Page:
I have a confession to make. My last post makes me really sad. It just seems like it must have been written by someone wholly resigned to reality—that is to say, it must have been written by a grown-up. If this is the case, I fear I’ve failed bitterly. I never want to grow up so much that there is not a child’s voice within me somewhere, because that innocence and wonder is also hope. Hope is nothing if not the voice of a child.
But to steal words from one of my favorite thinkers,
I know I’m not a hopeless case.
And, this, my dear readers, is how I know:
Not too long ago, I was watering some plants—a tomato plant on the back porch first, and then some basil in the kitchen windowsill—when I had a brilliant thought. In fact, I daresay it may have been one of the most brilliant thoughts I’ve had in a good long while.
What if tomatoes grew on basil plants?
I was immediately lost in the delicious implications of such a reality. Of course I would move to Italy and buy a big piece of land for growing my precious tomasil plants. But tomatoes and basil are nothing without mozzarella, so naturally I’d raise dairy cows too.
And that’s how I know there’s still a child in my soul somewhere. It’s a cold, hard fact that real grown-ups don’t ponder career opportunities offered by cultivating imaginary plants.
Come to think of it, there are lots of ways I know I’m not hopelessly grown-up yet (and may I never be!). For one, I’m completely mesmerized by red onions.
Yes, red onions.
Have you ever looked at one up close?! They’re amazing! The purple color isn’t sort of painted all over the onion. It’s made up of countless little dots of pigment, just like ink on a magazine page. I swear the guy who invented the dot matrix printer had to have been inspired by a red onion.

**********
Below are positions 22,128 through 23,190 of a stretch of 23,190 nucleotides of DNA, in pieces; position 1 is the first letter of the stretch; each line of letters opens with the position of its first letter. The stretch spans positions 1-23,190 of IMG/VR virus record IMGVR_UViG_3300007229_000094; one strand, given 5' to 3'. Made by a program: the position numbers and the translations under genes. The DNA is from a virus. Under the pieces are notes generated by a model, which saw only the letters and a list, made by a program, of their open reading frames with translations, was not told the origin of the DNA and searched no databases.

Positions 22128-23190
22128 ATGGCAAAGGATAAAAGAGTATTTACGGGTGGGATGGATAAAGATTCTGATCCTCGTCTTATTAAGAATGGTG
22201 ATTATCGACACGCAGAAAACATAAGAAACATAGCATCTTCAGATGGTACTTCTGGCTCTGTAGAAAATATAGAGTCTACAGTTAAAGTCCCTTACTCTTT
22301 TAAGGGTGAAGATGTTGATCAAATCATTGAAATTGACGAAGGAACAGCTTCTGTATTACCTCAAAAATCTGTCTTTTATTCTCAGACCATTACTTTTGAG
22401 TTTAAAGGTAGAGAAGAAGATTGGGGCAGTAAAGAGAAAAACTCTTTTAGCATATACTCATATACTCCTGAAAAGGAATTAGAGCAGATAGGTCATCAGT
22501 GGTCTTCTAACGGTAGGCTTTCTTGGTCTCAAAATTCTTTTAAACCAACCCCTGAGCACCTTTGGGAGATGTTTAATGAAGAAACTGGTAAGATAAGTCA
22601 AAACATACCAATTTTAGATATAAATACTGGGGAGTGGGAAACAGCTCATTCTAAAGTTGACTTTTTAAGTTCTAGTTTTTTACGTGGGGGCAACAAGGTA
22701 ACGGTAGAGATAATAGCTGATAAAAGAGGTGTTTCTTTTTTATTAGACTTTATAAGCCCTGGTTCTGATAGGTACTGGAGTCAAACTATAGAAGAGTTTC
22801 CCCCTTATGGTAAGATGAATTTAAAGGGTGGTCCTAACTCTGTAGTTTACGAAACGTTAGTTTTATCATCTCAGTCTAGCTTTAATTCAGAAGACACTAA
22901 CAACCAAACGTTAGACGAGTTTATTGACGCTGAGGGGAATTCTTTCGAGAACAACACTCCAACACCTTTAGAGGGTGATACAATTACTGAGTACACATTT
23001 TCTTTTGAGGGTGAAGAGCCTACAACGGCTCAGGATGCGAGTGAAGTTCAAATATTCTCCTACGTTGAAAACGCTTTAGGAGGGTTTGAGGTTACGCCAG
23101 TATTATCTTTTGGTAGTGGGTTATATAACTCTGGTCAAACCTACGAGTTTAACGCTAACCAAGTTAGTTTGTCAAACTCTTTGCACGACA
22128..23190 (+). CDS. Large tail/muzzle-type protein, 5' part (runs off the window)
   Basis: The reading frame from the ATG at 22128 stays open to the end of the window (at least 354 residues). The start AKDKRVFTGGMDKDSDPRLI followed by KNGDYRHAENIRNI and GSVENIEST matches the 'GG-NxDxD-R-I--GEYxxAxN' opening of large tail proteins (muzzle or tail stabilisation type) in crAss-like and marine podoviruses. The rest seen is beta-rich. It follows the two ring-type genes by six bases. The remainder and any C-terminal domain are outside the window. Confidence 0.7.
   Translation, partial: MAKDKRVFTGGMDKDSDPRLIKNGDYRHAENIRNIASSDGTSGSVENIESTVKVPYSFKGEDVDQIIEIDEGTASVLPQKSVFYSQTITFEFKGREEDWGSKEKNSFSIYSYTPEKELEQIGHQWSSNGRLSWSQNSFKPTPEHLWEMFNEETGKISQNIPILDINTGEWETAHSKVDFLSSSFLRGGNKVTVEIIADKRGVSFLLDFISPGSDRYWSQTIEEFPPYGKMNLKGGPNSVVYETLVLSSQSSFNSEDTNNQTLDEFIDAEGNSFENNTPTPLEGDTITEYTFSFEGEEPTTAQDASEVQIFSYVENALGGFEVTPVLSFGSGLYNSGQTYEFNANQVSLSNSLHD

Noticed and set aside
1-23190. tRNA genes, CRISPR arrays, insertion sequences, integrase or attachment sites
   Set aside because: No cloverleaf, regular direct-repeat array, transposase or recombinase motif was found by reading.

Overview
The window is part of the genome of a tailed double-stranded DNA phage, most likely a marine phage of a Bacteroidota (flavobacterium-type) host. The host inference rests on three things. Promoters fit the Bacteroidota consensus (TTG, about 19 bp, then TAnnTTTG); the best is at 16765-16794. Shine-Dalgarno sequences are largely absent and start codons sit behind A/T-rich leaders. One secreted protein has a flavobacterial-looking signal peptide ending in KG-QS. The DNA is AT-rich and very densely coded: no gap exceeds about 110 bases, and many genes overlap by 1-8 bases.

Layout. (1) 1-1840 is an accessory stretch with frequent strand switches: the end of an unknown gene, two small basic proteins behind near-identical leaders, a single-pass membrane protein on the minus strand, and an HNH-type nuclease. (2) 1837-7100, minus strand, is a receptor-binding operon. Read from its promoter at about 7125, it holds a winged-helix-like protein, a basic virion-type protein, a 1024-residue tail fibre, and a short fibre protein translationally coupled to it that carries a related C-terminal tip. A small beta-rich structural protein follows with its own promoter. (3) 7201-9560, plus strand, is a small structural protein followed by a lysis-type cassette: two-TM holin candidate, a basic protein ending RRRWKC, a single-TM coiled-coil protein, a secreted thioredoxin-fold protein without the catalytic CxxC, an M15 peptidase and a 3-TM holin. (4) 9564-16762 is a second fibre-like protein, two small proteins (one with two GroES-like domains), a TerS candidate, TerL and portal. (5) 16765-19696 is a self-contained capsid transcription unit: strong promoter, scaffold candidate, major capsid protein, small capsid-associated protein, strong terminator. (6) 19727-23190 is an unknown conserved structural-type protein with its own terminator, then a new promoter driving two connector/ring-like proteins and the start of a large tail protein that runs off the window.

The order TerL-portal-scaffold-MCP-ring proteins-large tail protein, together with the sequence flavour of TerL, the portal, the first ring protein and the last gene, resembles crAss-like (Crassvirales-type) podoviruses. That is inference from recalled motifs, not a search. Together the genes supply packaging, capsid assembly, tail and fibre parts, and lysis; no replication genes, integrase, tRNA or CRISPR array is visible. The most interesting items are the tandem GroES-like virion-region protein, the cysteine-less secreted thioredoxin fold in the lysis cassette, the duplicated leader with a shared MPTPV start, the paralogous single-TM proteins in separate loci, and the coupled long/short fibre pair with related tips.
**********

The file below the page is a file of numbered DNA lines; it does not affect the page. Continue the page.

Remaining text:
And you know what else blows my mind? Thunder.
“The sudden increase in pressure and temperature from lightning produces rapid expansion of the air surrounding and within a bolt of lightning. In turn, this expansion of air creates a sonic shock wave which produces the sound of thunder, often referred to as a clap, crack, or peal of thunder.”
I got that from Wikipedia, the foremost authority on everything. And when a kid in elementary school asks their science teacher (or when I ask my meteorologist friend, Brad) what causes thunder, that’s probably the answer they’ll get. Or if they ask their parents, they’ll probably just be told, “It’s when the clouds bump into each other.”
Now, if you ask me, both of those answers are completely preposterous. The first explanation just lost me entirely. I mean, seriously, sonic shock wave? Now I think you’re just making stuff up. And as for the second explanation, Mom and Dad, how dumb do you think I am? They aren’t watermelons, for Pete’s sake. They’re clouds. And you want me to believe they make that kind of noise when they bump into each other?? No, I think I’m going to have to side with my Granny on this one. “There goes the ‘tater wagon,” she’d always say after a roll of thunder. And it seems a much more satisfying explanation than sonic shock waves. No matter how old I get, when I hear thunder, I think it sounds just like someone’s dumping a wagonload of potatoes.
The bottom line is that my imagination is just far too unbridled for me to be a true grown-up. And that’s not to say there aren’t any “grown-ups” running around with unbridled imaginations, because all the best ones are. There just aren’t many. But I certainly plan to be one.